Snake Tray branches out with new power distribution system

Snake Tray (www.snaketray.com) is branching out from its bendable cable tray production and is now manufacturing a power distribution system designed to allow for quick and easy installation.

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Snake Tray (www.snaketray.com) is branching out from its bendable cable tray production and is now manufacturing a power distribution system designed to allow for quick and easy installation.


Snake Bus is designed to quickly bring power to wherever it is needed in a computer access floor environment. The system is flexible, making use of tap-offs, or "Snake Whips," that can deliver power to individual devices anywhere along a track.
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Snake Bus is designed to quickly bring power to wherever it is needed in a computer access floor environment. Snake Tray is best known for its hand-bendable steel cable tray. President Roger Jette says the company decided to adapt the system to expand Snake Tray's product lines.

Snake Bus became available to the market in September.

"The power needs are linear, and Snake Bus' linear design compliments that," says Jette.

"We are saying to customers, 'We will help you manage your cable and your power,'" says Molly Hays, director of marketing for Snake Tray. "These are the two key elements in a raised-floor environment."

The system is designed to eliminate the need for traditional methods of hard-wiring equipment to deliver power through data centers and workstations. Snake Bus is fully functional, providing both the equipment and isolated ground in one system.

Jette says the system has preconfigured components that can quickly create a power distribution system. Snake Bus is flexible, making use of tap-offs or "Snake Whips" that can deliver power to individual devices anywhere along a track. Changes can be made quickly, Snake Tray says, making moves, adds or changes easier. To use the system, installers install the power track, tap-offs and feed unit.

"We bring the electrical construction costs down, and let you move the infrastructure incredibly fast," says Jette.

Snake Bus is made up of a simplified part system that includes 4- and 8-foot snap together lengths, which can be configured to any size power distribution system. The tracks come with snap-fit couplers and adjustable support brackets.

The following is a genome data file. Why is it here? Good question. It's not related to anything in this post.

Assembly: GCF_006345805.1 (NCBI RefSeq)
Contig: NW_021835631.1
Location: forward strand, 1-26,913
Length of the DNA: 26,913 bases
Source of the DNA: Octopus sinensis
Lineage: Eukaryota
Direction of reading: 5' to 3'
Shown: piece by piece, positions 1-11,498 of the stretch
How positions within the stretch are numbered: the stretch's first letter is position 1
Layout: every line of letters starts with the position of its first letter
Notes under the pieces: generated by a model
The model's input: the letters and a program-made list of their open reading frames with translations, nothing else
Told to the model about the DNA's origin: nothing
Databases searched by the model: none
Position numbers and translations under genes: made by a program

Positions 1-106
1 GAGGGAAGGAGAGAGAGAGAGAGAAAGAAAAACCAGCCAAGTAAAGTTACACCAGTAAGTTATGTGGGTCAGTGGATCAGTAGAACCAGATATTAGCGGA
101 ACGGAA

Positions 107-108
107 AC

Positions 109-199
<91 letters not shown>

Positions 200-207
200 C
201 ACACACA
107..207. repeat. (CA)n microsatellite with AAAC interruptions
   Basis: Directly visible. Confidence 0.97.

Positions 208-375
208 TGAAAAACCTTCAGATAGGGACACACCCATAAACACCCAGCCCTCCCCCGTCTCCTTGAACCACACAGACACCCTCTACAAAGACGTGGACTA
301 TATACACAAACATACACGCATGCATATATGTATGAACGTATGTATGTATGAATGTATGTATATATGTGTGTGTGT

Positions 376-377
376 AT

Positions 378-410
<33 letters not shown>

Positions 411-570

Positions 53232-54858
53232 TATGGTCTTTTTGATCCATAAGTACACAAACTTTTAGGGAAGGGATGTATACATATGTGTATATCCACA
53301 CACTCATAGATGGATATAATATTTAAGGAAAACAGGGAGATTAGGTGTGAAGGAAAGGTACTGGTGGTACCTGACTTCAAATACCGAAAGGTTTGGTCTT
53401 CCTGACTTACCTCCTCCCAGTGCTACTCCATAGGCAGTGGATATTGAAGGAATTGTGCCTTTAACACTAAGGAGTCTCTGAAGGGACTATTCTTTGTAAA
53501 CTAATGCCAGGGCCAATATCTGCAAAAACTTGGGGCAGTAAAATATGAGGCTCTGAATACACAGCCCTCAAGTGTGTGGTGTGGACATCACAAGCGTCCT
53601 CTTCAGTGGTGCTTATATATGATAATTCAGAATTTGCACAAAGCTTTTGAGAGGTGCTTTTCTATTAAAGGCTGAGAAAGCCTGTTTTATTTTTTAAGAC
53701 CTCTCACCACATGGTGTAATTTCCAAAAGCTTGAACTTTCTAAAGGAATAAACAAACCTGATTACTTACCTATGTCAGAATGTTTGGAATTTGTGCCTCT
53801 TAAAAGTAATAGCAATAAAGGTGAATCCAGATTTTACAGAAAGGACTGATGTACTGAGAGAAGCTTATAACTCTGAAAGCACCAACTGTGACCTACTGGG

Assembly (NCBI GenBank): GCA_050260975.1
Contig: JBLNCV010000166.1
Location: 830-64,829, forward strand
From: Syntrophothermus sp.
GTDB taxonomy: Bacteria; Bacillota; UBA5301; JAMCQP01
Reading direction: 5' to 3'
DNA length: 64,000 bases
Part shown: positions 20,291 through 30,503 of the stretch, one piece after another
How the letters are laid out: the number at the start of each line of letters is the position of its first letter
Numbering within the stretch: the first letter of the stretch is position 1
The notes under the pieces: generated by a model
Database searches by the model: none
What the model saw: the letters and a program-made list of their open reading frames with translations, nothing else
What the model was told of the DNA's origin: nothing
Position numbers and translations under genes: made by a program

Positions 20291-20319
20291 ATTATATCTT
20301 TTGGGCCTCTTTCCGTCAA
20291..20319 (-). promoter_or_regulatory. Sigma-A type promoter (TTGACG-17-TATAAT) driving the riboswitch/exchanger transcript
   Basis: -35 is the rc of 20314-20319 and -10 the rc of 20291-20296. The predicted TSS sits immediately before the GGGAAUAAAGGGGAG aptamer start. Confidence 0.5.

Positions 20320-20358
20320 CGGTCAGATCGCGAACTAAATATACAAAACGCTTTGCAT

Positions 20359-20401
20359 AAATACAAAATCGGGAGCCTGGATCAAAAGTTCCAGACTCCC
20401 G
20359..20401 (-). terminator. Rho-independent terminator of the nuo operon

The system operates in less than 2.5-inch (height) space, or can be used in a cell floor. It is designed to accommodate data center equipment and workstation layouts. "So many things are fighting for space in a raised floor environment," says Hays. "This is a slim design that will be very helpful."

Snake Bus' preconfigured system delivers 50 A 3-phase 208 V, providing up to 15 kilowatts of power.

The system was originally designed by the United Kingdom-based Marshall-Tufflex LTD (www.marshall-tufflex.com). Paul Carter, new projects manager for Marshall-Tufflex, says his company began producing the Power Busbar System about 12 years ago, and sales in the United Kingdom took off in the commercial raised-floor environment. Snake Bus will represent the company's latest evolution for power distribution systems.

The company approached Snake Tray with hopes of using that company's bendable cable tray product, and Jette was impressed when learned about Marshall-Tufflex's Power Busbar System. The two companies agreed to form a strategic partnership.

"We approached them to take their system, and during our discussions we realized the like-mindedness of the companies," says Carter. "We had a long discussion, and saw that this was right for both companies."

The newly-engineered Snake Bus systems will be manufactured at Snake Tray's Bay Shore, NY facility. To manufacture the device, Snake Tray has already acquired a new assembly and testing technology package.

Though Snake Bus represents a change for Snake Tray, Jette says the move is a natural fit into the company's plans. "Snake Tray is serving that same group of customers," says Jette. "If I can make one aspect of their life easier, they will appreciate it."

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